Iran's secret nuclear facilities

WND and The Australian are reporting that a mysterious explosion has hit Iran’s not-so-secret nuclear facilities.  Satellite imagery seen by The Times confirmed that a blast that rocked the city of Isfahan on Monday struck the uranium enrichment facility there, despite denials by Tehran. The reports indicate that the explosion occurred within Iran’s Fordow nuclear facility, a site that is located deep under a mountain, and has destroyed much of the facility and trapped about 240 personnel deep underground.  The previously secret nuclear site has become a center for Iran’s nuclear activity because of the 2,700 centrifuges enriching uranium to the 20-percent level. The regime’s uranium enrichment process takes place at two known sites: the Natanz facility with more than 10,000 centrifuges and Fordow with more than 2,700.

The explosion ocurred Monday (1/21/13) at 11:30 AM and was reported via Hamidreza Zakeri, formerly with the Islamic regime’s Ministry of Intelligence and National Security.

According to WND:

The blast shook facilities within a radius of three miles. Security forces have enforced a no-traffic radius of 15 miles, and the Tehran-Qom highway was shut down for several hours after the blast, the source said. As of Wednesday afternoon, rescue workers had failed to reach the trapped personnel.

The site, about 300 feet under a mountain, had two elevators which now are out of commission. One elevator descended about 240 feet and was used to reach centrifuge chambers. The other went to the bottom to carry heavy equipment and transfer uranium hexafluoride. One emergency staircase reaches the bottom of the site and another one was not complete. The source said the emergency exit southwest of the site is unreachable.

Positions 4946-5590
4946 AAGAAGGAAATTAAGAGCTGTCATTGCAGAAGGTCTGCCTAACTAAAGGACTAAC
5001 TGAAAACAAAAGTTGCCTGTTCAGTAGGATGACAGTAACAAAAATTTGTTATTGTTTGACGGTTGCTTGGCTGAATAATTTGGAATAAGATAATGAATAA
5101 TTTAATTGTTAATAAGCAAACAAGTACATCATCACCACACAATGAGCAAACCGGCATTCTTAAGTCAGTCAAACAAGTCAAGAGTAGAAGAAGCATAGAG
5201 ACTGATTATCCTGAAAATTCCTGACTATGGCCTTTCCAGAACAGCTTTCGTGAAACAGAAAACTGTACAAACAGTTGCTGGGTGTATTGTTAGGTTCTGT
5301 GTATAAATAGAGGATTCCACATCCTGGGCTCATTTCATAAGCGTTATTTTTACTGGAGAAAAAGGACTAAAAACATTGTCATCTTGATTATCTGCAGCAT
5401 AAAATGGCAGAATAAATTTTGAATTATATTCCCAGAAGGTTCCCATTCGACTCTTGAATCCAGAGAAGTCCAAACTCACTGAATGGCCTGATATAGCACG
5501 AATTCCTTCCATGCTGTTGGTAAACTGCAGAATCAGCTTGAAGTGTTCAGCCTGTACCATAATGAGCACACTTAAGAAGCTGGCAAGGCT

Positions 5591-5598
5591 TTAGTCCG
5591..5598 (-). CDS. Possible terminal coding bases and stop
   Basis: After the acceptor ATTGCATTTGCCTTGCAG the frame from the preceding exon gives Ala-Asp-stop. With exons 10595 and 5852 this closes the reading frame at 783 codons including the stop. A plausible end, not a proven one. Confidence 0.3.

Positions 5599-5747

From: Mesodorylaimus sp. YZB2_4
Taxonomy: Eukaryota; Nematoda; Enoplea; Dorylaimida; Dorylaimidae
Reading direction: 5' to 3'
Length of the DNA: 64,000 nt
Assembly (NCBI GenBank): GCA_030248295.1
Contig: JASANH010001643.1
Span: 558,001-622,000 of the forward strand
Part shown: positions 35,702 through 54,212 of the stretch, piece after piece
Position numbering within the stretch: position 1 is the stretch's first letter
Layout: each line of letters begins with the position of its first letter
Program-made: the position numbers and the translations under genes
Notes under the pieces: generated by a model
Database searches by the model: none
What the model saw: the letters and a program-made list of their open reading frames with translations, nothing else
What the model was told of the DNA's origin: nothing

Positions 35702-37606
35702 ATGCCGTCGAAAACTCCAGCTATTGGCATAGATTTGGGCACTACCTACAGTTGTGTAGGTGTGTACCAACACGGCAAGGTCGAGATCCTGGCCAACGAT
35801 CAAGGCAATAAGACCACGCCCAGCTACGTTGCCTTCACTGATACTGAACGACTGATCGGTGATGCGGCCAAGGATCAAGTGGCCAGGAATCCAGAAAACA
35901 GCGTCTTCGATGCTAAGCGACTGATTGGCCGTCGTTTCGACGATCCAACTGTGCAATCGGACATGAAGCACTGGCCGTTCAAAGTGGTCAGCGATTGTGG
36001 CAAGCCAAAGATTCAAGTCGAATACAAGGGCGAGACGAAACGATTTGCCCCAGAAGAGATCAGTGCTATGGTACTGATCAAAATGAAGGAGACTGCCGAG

The regime believes the blast was sabotage and the explosives could have reached the area disguised as equipment or in the uranium hexafluoride stock transferred to the site, the source said. The explosion occurred at the third centrifuge chambers, with the high-grade enriched uranium reserves below them.

It has long been believed that targeted strikes at Iran’s nuclear facilities would occur before larger military strikes were considered.  Prior to this, several Iranian nuclear scientists have been assassinated in recent years. Last year, saboteurs struck the power supply to the Fordow facility, temporarily disrupting production. And a computer worm called Stuxnet, believed to have originated in the U.S., set Iran’s plans for nuclear weapons back substantially.


Sources: WND, The Australian

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